Here’s a dark little dystopian piece of fiction I wrote for the Transhumanity.net Immmortality Fiction Contest. Hank has kindly published my QS article there, and I hope to contribute more in the future.
Joe sat on top of an ancient, rusted artifact labeled “John Deere,” in a brown, junk filled field as the sun dipped behind the skyscrapers in the distance. He was staring into infinity with a pose that indicated he was accessing Content.
“Seen this news about Gates on the feeds?” he asked his companions in meatspace.
A fellow traveller named Ling-Ling grunted a coarse laugh as she chewed her Social Stability Ration, a tough, brown, nutritionally complete, algae-based biscuit provided by the NGOs here in the Western States Autonomous Economic Zone [Demilitarized]. “Yeah, he’s going to live forever you know. Spend some of your bandwidth allotment and grab the pix. He looks 25 but he must be 80 by now.”
A kid called Spaz perked up at this and put down the security drone he was dismantling. “How’s that work?” he asked.
“The study is behind a paywall. Here’s a link if you think you can hack it,” said Joe, and messaged the link to Spaz via the LAN he was running off an improvised refrigerator controller juiced by solar paint.
Spaz assumed the infinite stare while the others sat in silence. The sun had set and a cold wind was kicking up dust all around them.
“You should finish up with that security drone before farting around with those longevity papers,” chastised an old man called Jerome. “We won’t be able to take shelter until you do that. Then you can read about the bullshit that billionaires can afford all night long. You can even dream of going to the Orbitals if you like.”
Ling-Ling and a few others chuckled at that, but Spaz just said, “Got it, the link’s on my private status page for those who care.” There was a pause. “You’re right Jerome, I wouldn’t mess around with those telomerase hacks unless I had a real budget, ya know. Got to focus on the here and now.” He resumed working on the security drone.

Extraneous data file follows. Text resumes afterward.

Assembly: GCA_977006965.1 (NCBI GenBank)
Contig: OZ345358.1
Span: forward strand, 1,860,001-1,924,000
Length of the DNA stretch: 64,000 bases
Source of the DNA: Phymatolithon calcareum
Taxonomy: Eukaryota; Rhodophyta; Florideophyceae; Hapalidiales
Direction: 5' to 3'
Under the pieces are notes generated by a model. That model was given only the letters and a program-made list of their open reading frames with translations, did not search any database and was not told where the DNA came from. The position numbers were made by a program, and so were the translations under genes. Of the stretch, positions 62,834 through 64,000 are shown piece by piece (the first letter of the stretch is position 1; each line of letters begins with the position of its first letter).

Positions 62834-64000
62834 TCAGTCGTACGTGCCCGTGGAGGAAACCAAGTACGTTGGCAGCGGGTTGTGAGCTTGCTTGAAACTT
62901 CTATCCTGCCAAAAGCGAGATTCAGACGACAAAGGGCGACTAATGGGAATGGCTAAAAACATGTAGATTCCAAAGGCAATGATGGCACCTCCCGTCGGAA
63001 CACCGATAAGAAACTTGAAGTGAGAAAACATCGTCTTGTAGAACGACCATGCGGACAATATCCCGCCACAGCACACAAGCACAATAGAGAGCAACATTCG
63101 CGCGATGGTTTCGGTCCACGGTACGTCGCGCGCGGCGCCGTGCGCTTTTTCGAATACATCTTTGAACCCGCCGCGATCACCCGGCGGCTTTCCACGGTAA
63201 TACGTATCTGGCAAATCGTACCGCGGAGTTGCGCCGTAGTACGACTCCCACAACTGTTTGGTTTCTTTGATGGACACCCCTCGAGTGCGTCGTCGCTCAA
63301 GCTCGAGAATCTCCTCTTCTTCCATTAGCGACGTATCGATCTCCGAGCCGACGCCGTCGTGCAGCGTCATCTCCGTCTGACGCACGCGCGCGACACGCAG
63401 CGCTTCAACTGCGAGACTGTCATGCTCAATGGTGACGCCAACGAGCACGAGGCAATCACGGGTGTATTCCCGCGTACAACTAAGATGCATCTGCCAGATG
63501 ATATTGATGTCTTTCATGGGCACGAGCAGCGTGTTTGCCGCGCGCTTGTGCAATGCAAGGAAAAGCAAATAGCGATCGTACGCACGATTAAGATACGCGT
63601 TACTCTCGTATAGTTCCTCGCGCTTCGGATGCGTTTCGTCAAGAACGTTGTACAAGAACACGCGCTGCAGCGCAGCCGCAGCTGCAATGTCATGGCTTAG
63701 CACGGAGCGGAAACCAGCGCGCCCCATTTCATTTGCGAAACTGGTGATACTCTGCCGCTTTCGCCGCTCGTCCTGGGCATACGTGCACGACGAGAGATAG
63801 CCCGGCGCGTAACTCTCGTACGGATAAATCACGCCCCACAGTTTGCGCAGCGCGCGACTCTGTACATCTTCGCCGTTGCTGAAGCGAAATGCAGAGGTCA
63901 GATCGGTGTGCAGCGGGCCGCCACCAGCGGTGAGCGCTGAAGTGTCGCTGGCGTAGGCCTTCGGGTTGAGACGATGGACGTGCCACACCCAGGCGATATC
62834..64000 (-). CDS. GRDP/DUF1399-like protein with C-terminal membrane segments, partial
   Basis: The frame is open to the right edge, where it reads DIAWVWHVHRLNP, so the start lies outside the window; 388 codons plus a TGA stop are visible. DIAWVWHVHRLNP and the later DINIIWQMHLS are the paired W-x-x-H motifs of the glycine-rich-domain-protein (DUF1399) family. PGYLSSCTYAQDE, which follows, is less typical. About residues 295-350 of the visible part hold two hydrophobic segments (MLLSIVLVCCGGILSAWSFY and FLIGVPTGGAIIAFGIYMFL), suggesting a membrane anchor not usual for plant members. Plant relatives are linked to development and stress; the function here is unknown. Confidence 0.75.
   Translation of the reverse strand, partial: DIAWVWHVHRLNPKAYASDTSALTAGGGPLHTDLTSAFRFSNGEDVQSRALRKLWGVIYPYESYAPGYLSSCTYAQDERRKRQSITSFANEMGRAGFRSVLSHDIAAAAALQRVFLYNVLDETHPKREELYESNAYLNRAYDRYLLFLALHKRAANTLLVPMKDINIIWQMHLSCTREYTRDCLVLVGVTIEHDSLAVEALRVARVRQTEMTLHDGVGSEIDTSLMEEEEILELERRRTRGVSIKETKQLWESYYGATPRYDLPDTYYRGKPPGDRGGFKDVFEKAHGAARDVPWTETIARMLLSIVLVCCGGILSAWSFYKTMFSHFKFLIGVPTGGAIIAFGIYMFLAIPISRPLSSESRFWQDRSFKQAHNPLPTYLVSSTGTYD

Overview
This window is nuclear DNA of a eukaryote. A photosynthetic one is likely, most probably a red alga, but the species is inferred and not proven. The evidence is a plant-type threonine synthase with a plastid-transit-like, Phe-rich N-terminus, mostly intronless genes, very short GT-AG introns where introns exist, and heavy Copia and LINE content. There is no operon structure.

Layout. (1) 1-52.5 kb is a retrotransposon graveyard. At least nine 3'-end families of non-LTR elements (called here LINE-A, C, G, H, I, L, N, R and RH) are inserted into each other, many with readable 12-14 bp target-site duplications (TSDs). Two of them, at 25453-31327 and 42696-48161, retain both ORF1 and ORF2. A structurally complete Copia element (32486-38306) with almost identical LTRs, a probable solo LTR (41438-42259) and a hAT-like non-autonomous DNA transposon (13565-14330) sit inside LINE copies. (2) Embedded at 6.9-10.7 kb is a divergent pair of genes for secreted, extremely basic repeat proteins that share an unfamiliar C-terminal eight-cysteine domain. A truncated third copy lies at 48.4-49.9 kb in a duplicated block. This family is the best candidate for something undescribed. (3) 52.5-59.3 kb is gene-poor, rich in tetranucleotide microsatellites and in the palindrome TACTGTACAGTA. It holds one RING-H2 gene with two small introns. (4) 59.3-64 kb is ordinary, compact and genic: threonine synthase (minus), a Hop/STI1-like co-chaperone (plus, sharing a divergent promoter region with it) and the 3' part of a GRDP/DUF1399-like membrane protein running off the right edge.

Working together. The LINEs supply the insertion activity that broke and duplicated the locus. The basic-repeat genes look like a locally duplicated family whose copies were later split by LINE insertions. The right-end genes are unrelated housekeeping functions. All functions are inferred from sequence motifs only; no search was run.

“No point in living forever if you don’t have money,” said Joe absently. “Can you really see living like this for eternity?” he asked, indicating his own filthy clothes. Then he grabbed a rock and flung it at a pack of feral dogs that was shadowing the group at a distance.
“I’m not ready to die yet,” said Jerome. “This life’s hard, for sure, but I’ll go kicking and screaming.”
“Yeah, you can still move around pretty good,” responded Ling-Ling. “My grandmother is in worse shape. She can’t even think straight.”
“What’s that, Alzheimer’s?” asked Joe sympathetically.
Ling-Ling just nodded and said nothing.
Jerome came over and sat next to her. “Why hell, that’s been cured for years. I thought the treatment was pretty cheap now too.”
“Too much for us,” said Ling-Ling simply.
“Is she here or in China?” asked Joe.
“I thought they had subsidies. The feeds are always going on about the great health care over there,” said Joe thoughtfully.
“Ha! Maybe if you are in Shenzhen or the big city. If you are out in the boonies, forget it,” said Ling-Ling scornfully.
“Yeah, well old Gates can just kick back in his compound and enjoy the good life,” mused Joe. “He just got approval for upgraded autonomous armed drones at his northwest estate. Hardcore killbots to keep the logger anarchists off his back.”
“I thought a lot of those longevity techniques were still in animal testing,” said Spaz.
“Sure, but the darknet feeds have rumors of big human trials down south where the rules are looser,” Joe replied.
“Looser than here?” asked Jerome incredulously.
“Yeah, like CartelLand loose. You throw some bank around down there and they round up as many peasants as you need. Hell, most of them would probably volunteer for a few bucks a day. Grow a snout out my elbow? No problem, fifty bucks upfront,” said Joe, smiling.
Several of the group laughed at that.
“But I might take that deal myself some days,” he continued, wistfully looking off into the distance but not to infinity.
“Ah, quit your whining and eat an SSR,” said Jerome, getting up to slap him on the knee and hand him a biscuit.
The security drone suddenly lifted off and hovered above the little group. “Damn!” shouted Spaz, surprised, still holding it’s cover in his hands. “I might have done the steps in the wrong order there.”
“Are we in danger?” asked Jerome shakily.
Joe quickly pulled up an interface. “No. It’s in a preboot mode waiting for a password. I assume you did a factory default settings reset, Spaz?”
“Well I hope so …” he said hesitantly.
“Ok, let’s see … Yep, that’s in the doc … We’re in! Did you mod the config files already?” Joe asked, staring into infinity.
“Right here,” responded Spaz with relief. He messaged them via the LAN.
A few minutes later the drone buzzed off and resumed it’s patrol of the abandoned condominium complex adjacent to the field where the little band was camped. Everyone held their breathe, watching to see if their hacked drone would be detected as compromised and shot down by the others. But they heaved a collective sigh of relief as it seamlessly merged back into formation with the other drones already on patrol.
“Oh nice,” said Spaz excitedly. “Our little messenger delivered a package right into the facility control systems. I’m in as root right now. We can just walk in the front gate.”
“That’s a lot of work for one night of lodging in a building no one has been able to afford for years,” grumbled Jerome as the group packed up their meager belongings and got under way.
“That’s capitalism baby, where would we be without it?” laughed Ling-Ling.